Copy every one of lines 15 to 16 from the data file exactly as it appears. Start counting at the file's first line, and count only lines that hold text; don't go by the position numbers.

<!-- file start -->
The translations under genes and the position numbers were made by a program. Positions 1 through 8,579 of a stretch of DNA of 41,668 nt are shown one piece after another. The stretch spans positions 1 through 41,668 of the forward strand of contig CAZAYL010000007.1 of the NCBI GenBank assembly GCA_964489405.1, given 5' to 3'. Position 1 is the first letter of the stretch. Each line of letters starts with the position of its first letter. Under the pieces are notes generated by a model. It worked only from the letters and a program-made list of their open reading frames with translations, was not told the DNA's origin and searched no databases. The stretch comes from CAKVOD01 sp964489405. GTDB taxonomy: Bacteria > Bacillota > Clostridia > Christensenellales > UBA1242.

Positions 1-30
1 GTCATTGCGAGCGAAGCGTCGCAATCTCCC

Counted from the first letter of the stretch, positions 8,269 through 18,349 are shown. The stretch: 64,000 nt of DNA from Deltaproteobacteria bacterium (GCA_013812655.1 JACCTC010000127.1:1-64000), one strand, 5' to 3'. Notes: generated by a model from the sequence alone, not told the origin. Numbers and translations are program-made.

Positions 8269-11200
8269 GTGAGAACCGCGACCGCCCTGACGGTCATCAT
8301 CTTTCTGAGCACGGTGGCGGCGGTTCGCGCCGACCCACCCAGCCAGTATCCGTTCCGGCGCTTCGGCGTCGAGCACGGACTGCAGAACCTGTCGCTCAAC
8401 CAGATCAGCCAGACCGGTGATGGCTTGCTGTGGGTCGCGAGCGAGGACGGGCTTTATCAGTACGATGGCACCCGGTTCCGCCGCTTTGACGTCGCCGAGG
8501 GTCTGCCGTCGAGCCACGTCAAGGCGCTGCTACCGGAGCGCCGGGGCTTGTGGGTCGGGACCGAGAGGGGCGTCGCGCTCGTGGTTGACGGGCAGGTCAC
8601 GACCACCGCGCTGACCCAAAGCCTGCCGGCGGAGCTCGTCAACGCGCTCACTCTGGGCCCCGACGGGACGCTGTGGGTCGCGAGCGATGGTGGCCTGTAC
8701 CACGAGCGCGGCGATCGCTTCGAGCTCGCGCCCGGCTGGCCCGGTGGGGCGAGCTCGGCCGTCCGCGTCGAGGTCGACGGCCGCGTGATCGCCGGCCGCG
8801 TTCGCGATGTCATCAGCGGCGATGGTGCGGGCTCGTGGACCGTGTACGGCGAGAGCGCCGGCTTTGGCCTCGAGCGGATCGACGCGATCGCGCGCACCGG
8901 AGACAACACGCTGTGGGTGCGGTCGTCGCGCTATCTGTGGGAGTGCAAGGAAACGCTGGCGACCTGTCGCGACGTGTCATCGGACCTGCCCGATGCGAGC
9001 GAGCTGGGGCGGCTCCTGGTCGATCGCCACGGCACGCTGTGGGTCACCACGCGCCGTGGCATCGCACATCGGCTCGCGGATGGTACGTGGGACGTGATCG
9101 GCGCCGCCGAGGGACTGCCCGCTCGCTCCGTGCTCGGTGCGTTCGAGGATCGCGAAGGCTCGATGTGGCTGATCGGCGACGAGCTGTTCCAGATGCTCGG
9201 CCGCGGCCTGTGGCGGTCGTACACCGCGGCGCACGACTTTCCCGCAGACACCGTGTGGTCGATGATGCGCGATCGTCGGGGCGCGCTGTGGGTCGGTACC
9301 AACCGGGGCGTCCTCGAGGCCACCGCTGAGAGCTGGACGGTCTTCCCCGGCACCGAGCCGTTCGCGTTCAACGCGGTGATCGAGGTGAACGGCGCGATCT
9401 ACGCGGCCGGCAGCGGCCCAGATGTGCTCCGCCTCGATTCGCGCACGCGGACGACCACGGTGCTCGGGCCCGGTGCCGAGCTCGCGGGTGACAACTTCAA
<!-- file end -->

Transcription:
9101 GCGCCGCCGAGGGACTGCCCGCTCGCTCCGTGCTCGGTGCGTTCGAGGATCGCGAAGGCTCGATGTGGCTGATCGGCGACGAGCTGTTCCAGATGCTCGG
9201 CCGCGGCCTGTGGCGGTCGTACACCGCGGCGCACGACTTTCCCGCAGACACCGTGTGGTCGATGATGCGCGATCGTCGGGGCGCGCTGTGGGTCGGTACC